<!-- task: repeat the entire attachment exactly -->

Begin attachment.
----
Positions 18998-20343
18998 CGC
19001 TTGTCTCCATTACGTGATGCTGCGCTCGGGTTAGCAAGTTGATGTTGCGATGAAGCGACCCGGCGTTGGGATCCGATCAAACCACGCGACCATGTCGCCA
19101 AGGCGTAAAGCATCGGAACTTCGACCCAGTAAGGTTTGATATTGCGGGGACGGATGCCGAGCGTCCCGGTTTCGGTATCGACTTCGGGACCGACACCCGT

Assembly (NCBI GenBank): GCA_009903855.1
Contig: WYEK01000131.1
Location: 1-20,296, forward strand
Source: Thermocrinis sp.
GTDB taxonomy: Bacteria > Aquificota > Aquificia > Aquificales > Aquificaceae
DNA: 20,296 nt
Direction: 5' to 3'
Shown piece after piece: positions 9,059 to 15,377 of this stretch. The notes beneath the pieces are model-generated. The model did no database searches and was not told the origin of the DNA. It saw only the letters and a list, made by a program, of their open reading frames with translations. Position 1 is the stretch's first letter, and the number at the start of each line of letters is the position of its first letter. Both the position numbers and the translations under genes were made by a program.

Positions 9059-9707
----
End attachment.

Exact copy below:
Positions 18998-20343
18998 CGC
19001 TTGTCTCCATTACGTGATGCTGCGCTCGGGTTAGCAAGTTGATGTTGCGATGAAGCGACCCGGCGTTGGGATCCGATCAAACCACGCGACCATGTCGCCA
19101 AGGCGTAAAGCATCGGAACTTCGACCCAGTAAGGTTTGATATTGCGGGGACGGATGCCGAGCGTCCCGGTTTCGGTATCGACTTCGGGACCGACACCCGT

Assembly (NCBI GenBank): GCA_009903855.1
Contig: WYEK01000131.1
Location: 1-20,296, forward strand
Source: Thermocrinis sp.
GTDB taxonomy: Bacteria > Aquificota > Aquificia > Aquificales > Aquificaceae
DNA: 20,296 nt
Direction: 5' to 3'
Shown piece after piece: positions 9,059 to 15,377 of this stretch. The notes beneath the pieces are model-generated. The model did no database searches and was not told the origin of the DNA. It saw only the letters and a list, made by a program, of their open reading frames with translations. Position 1 is the stretch's first letter, and the number at the start of each line of letters is the position of its first letter. Both the position numbers and the translations under genes were made by a program.

Positions 9059-9707